(13)

Equation (12) is not a classical heat-conduction equation, but can be regarded as a dual-phase-lagging (DPL) heat-conduction equation with ((*k*_{
βσ
}*k*_{
σβ
}- *k*_{
ββ
}*k*_{
σσ
})/(*ha*_{
υ
}))Δ^{2}*T*_{
i
}as the DPL source-related term $F(\text{r},t)+{\tau}_{q}\frac{\partial F(\text{r},t)}{\partial t}$ and with *τ*_{
q
}and *τ*_{
T
}as the phase lags of the heat flux and the temperature gradient, respectively [2, 18, 69]. Here, *F*(r, *t*) is the volumetric heat source. *k*, *ρc*, and *α* are the effective thermal conductivity, capacity and diffusivity of nanofluids, respectively.

The computations of

*k*_{
ββ
},

*k*_{
σσ
},

*k*_{
βσ
}, and

*k*_{
σβ
}are available in [

27,

28] for some typical nanofluids. The coupled-transport contribution to the nanofluid thermal conductivity, the term (

*k*_{
βσ
}+

*k*_{
σβ
}), can be as high as 10% of the of the overall thermal conductivity [

27,

28]. The more striking effect of the coupled transport on nanofluid heat conduction can be found by considering

$\frac{{\tau}_{T}}{{\tau}_{q}}=1+\frac{{\gamma}_{\beta}^{2}{k}_{\sigma \sigma}+{\gamma}_{\sigma}^{2}{k}_{\beta \beta}-2{\gamma}_{\beta}{\gamma}_{\sigma}{k}_{\beta \sigma}}{{\gamma}_{\beta}{\gamma}_{\sigma}({k}_{\beta \beta}+{k}_{\sigma \sigma}+{k}_{\beta \sigma}+{k}_{\sigma \beta})},$

(14)

which is smaller than 1 when

${\gamma}_{\beta}^{2}{k}_{\sigma \sigma}+{\gamma}_{\sigma}^{2}{k}_{\beta \beta}-2{\gamma}_{\beta}{\gamma}_{\sigma}{k}_{\beta \sigma}={\left({\gamma}_{\beta}\sqrt{{k}_{\sigma \sigma}}-{\gamma}_{\sigma}\sqrt{{k}_{\beta \beta}}\right)}^{2}+2{\gamma}_{\beta}{\gamma}_{\sigma}(\sqrt{{k}_{\beta \beta}{k}_{\sigma \sigma}}-{k}_{\beta \sigma})<0.$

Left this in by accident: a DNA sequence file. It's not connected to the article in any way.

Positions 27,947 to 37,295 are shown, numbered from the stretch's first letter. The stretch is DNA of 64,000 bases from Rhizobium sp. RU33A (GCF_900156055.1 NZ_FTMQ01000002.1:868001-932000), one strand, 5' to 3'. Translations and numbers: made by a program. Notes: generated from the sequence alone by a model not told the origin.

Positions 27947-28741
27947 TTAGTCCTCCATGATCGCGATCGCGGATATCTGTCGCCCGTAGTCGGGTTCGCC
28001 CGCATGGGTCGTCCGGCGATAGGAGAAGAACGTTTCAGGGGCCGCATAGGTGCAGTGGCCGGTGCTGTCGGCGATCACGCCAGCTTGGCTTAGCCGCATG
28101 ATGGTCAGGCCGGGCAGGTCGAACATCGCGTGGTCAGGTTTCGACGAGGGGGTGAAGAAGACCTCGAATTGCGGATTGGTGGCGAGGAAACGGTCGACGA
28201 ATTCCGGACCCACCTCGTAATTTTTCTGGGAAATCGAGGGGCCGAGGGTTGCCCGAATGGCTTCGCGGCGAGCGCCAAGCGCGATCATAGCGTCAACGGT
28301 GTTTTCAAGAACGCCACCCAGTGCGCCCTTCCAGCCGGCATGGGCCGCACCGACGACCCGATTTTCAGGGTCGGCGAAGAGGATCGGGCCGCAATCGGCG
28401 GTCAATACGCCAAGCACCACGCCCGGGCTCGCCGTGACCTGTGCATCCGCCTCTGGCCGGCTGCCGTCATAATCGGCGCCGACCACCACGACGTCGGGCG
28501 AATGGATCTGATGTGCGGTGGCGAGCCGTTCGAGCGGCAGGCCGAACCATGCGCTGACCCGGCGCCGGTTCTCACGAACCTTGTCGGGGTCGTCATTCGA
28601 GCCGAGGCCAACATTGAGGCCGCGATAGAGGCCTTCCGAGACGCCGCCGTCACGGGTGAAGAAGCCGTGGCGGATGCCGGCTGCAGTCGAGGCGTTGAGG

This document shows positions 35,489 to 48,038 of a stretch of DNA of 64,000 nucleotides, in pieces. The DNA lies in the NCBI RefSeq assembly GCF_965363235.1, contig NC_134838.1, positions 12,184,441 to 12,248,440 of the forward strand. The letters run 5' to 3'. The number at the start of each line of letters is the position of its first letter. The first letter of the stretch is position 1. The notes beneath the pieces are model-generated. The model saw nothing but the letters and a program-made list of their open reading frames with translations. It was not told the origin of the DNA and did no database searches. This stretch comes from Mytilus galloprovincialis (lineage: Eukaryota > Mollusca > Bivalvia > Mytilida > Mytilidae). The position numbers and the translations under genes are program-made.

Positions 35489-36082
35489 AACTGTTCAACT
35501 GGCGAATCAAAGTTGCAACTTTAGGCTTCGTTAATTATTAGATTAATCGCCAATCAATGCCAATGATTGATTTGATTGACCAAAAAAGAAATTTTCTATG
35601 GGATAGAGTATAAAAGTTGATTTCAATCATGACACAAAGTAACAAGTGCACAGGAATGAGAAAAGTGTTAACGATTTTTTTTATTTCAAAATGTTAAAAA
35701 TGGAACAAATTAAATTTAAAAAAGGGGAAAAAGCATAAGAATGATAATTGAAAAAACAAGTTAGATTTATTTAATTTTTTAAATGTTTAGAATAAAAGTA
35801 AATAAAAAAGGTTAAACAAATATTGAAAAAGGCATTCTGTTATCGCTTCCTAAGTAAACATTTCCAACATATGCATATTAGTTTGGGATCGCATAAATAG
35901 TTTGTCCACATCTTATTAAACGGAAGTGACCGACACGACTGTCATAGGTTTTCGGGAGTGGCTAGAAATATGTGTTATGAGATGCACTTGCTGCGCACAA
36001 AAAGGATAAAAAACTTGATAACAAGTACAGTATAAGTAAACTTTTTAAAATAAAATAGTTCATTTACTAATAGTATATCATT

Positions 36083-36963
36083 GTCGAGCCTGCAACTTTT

(15)

Therefore, by the condition for the existence of thermal waves that requires *τ*_{
T
}/*τ*_{
q
}*<* 1 [18, 70], thermal waves may be present in nanofluid heat conduction.

Note also that, for heat conduction in nanofluids, there is a time-dependent source term *F*(r, *t*) in the DPL heat conduction (Equations (12) and (13)). Therefore, the resonance can also occur. When *k*_{
βσ
}= *k*_{
σβ
}= 0 so that *τ*_{
T
}/*τ*_{
q
}is always larger than 1, thermal waves and resonance would not appear. Therefore, the coupled transport could change the nature of heat conduction in nanofluids from a diffusion process to a wave process, thus having a significant effect on nanofluid heat conduction.

Therefore, the cross coupling between the heat conduction in the fluid and particle manifests itself as thermal waves at the macroscale. Depending on factors such as material properties of nanoparticles and base fluids, nanoparticles' geometrical structure and their distribution in the base fluids, and interfacial properties and dynamic processes on particle-fluid interfaces, the cross-coupling-induced thermal waves may either enhance or counteract with the molecular-dynamics-driven heat diffusion. Consequently, the heat conduction may be enhanced or weakened by the presence of nanoparticles. This explains the thermal conductivity data that fall outside the H-S bounds (Figures 1 and 2).

If the coupled transport between heat conduction and particle diffusion is considered, then the temperature

*T* and particle volume fraction

*φ* satisfy the following equations of energy and mass conservation:

${\gamma}_{\beta}\frac{\partial {T}_{\beta}}{\partial t}={k}_{\beta \beta}\Delta {T}_{\beta}+{k}_{\beta \sigma}\Delta {T}_{\sigma}+{\rho}_{\sigma}{k}_{\beta \text{m}}\Delta \phi +h{a}_{\upsilon}\left({T}_{\sigma}-{T}_{\beta}\right),$

(16)

${\gamma}_{\sigma}\frac{\partial {T}_{\sigma}}{\partial t}={k}_{\sigma \sigma}\Delta {T}_{\sigma}+{k}_{\sigma \beta}\Delta {T}_{\beta}+{\rho}_{\sigma}{k}_{\sigma \text{m}}\Delta \phi -h{a}_{\upsilon}\left({T}_{\sigma}-{T}_{\beta}\right),$

(17)

and

${\rho}_{\sigma}\frac{\partial \phi}{\partial t}={\rho}_{\sigma}{D}_{\sigma \sigma}\Delta \phi +{D}_{\text{m}\beta}\Delta {T}_{\beta}+{D}_{m\sigma}\Delta {T}_{\sigma}+{D}_{\text{mT}}\left({T}_{\beta}-{T}_{\sigma}\right),$

(18)

where subscripts m and T stand for mass transport and thermal transport, respectively.

*D*_{
σσ
}is the effective diffusion coefficient for nanoparticles.

*k*_{β m},

*k*_{σ m},

*D*_{mβ},

*D*_{mσ}, and

*D*_{mT} are five transport coefficients for coupled heat and mass transport. By following a similar procedure as that of developing Equation (